Internationalisation through the Linnaeus-Palme programme

The Swedish Council for Higher Education outlines the benefits of exchange programmes such as Linnaeus-Palme…

Linnaeus-Palme is an international exchange programme that supports long-term, bilateral collaboration at the department level between higher education institutions in low and middle income countries, and Sweden. In 2015 the qualitative effects of the programme were summarised in a publication based on 2 earlier reports1.

The importance of reciprocity

Reciprocity is one of the basic pillars of the Linnaeus- Palme programme. The collaboration takes place in the form of projects based on teacher and student exchanges, each of which must have a concrete academic purpose and usefulness. The studies indicate that a mutual understanding within the programme is of great importance and plays an important part in the success of any given project. Both Linnaeus and Palme participants2 agree that projects which are founded on close collaboration, common interests and a mutual benefit achieve the best results with the greatest effects.

Global knowledge

One thing that unites almost all of the teachers interviewed is their belief that the knowledge gained during an international exchange cannot be gained through theory. It is in the meeting with phenomena perceived as different – in the place that is being studied – that the added value we understand as global knowledge is founded. One teacher expresses the experience like this: “It’s when you meet others that something happens, and something new is created. The exchange does not just shape the research, but also the way you write and think. It gives you a new perspective and raises new questions.”

For teachers, this can involve new methods, educational models and new teaching perspectives. Several of the teachers interviewed stated that the Linnaeus-Palme collaboration has enabled structural changes to take place, as it has allowed elements of other educational systems to be introduced into their system.

Specialist knowledge in a different way

However, the predominant view is that the major academic gains are at content level. One way of adding content is by exchanging specialist skills. New specialist knowledge sometimes leads to the institutes developing new courses together, or offering more courses in English; yet, the greatest benefit is usually described as a change of perspective. As one of the teachers interviewed explains: “The skills are perhaps not that different, compared to Swedish teachers. It’s more to do with the South African perspective. Their context – which in turn shapes their research – is very different and we cannot access it if we bring in a lecturer from Sweden. When South African teachers use examples from South Africa this often proves successful. We are not doing something entirely new, but the ordinary is given a new angle. It is done differently.”

New perspectives

The academic specialities do not depend on the teacher’s origin. The difference is the contextual starting points. Shifting perspectives means seeing the world in a new way, and this forces teachers and students to formulate new problems and ask new questions. New knowledge is created and this results in a greater understanding of global contexts and problems. Teachers who have participated in the Linnaeus-Palme collaboration note an increased understanding of political, financial, social, and environmental situations. This can be defined as a form of global knowledge that increases the ability to interpret and question global issues, for instance. As such, this kind of global knowledge establishes common and nuanced images of global problems. This process develops reflective thinking and creates greater diversity within their teaching.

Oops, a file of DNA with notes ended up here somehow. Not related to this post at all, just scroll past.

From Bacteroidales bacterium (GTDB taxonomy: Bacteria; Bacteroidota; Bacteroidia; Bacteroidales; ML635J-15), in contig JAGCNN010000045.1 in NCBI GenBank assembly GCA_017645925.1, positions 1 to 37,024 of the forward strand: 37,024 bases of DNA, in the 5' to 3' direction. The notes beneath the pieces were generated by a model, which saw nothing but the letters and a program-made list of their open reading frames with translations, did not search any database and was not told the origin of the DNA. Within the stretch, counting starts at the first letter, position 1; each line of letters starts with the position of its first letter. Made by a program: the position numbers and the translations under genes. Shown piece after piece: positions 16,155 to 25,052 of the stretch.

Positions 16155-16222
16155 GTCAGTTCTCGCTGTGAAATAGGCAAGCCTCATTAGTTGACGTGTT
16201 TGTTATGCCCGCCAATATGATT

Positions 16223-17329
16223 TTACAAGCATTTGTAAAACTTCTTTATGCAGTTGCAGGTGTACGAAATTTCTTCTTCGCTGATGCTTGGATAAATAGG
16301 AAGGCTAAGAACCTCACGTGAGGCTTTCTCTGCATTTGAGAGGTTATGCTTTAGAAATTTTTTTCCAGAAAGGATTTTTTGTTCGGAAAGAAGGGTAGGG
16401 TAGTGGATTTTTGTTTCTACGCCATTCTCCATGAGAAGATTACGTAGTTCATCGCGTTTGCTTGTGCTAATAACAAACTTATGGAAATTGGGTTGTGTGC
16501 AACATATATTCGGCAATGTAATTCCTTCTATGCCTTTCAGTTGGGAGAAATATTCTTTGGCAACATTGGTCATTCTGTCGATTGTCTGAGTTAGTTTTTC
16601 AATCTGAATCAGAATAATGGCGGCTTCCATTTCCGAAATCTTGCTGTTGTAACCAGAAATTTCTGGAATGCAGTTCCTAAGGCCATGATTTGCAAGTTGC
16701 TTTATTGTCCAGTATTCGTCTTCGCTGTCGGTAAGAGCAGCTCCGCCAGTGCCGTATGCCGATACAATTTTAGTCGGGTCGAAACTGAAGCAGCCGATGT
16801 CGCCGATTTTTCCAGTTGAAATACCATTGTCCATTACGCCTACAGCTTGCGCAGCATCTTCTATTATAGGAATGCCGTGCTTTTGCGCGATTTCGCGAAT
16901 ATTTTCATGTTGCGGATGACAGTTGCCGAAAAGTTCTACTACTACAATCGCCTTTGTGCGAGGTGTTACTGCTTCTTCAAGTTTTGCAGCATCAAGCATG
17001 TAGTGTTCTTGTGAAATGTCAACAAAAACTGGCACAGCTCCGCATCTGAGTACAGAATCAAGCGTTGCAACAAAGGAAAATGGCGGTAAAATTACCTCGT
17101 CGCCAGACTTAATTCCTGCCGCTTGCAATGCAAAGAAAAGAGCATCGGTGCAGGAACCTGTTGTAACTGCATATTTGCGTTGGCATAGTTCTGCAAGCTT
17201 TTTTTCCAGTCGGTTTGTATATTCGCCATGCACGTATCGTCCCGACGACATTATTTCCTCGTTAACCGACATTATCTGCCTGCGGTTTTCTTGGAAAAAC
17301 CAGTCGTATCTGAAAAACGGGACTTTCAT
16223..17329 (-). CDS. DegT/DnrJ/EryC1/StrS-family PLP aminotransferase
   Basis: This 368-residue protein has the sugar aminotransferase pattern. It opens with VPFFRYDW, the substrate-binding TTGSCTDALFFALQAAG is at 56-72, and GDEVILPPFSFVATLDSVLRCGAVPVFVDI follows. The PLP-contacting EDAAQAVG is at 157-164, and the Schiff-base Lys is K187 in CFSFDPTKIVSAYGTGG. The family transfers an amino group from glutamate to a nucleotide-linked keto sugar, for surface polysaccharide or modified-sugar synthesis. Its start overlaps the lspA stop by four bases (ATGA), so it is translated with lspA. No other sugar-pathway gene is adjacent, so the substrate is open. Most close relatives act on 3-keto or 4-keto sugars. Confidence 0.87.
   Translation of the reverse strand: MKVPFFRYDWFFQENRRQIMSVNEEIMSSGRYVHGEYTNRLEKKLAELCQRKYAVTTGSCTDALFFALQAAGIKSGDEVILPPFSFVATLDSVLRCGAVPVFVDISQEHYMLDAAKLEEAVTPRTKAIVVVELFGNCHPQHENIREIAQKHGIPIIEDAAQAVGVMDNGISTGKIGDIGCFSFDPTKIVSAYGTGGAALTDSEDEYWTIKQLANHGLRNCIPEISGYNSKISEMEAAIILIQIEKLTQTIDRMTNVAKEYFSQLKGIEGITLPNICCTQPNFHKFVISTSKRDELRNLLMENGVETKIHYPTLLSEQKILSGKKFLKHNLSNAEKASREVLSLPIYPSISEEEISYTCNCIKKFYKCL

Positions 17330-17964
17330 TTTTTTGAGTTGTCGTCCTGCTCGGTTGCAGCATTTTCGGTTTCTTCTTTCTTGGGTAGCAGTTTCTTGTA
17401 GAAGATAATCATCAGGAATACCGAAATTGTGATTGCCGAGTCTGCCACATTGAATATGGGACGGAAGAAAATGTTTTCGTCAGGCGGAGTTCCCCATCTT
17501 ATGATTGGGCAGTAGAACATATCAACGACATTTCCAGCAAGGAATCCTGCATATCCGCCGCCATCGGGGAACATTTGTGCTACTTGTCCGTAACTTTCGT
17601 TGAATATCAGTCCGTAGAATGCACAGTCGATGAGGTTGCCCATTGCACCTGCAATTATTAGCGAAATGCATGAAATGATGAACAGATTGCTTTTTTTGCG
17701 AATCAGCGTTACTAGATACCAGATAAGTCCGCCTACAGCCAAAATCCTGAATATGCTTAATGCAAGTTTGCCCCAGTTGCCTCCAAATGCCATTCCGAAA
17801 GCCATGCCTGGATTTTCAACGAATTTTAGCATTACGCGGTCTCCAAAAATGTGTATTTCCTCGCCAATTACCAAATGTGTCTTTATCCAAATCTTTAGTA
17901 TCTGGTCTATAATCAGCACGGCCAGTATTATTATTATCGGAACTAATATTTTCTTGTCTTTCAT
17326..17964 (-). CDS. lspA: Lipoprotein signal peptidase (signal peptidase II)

Other effects

Apart from global knowledge and new perspectives qualitative effects shown in the studies can be summarised as:

  • Personal development;
  • The teachers’ professional development meaning the gain of new insights into the subject and their own teaching – a consequence of having to explain ideas in another context and having the time and opportunity to review and reflect;
  • Development within the participating institutes as the teachers and organisations complement each other. This leads, amongst other things, to the exchange of specialist knowledge and the creation of new networks and generates an interest in moving forward together, for instance through offering joint courses.

This in turn creates new formulations of problems and new pedagogical approaches and often lay the foundations for collaboration to continue, even after the project has ended. Another positive effect is that the participating institutes often attract talented students to their masters and doctoral programmes. One might also come to the conclusion that teachers with this new experience and knowledge, as well as foreign teachers participating in an exchange, also cause impacts for their students.

Read more about the effects of the Linnaeus-Palme programme in the publication Internationalisation through the Linnaeus-Palme programme – effects and result that can be required at

1 To develop global learning with Linnaeus-Palme – Added value through international collaboration within higher education. Report no. 37, the International Programme Office for Education and Training, 2011. Site visit to Indonesia in 2014. Internal report, the Swedish Council for Higher Education, 2014 and Internationalisation through the Linnaeus-Palme programme – effects and results, the Swedish Council for Higher Education, 2015.

2 Within the programme the Swedish participants are referred to as Linnaeus and foreign partners are referred to as Palme.

Swedish Council for Higher Education


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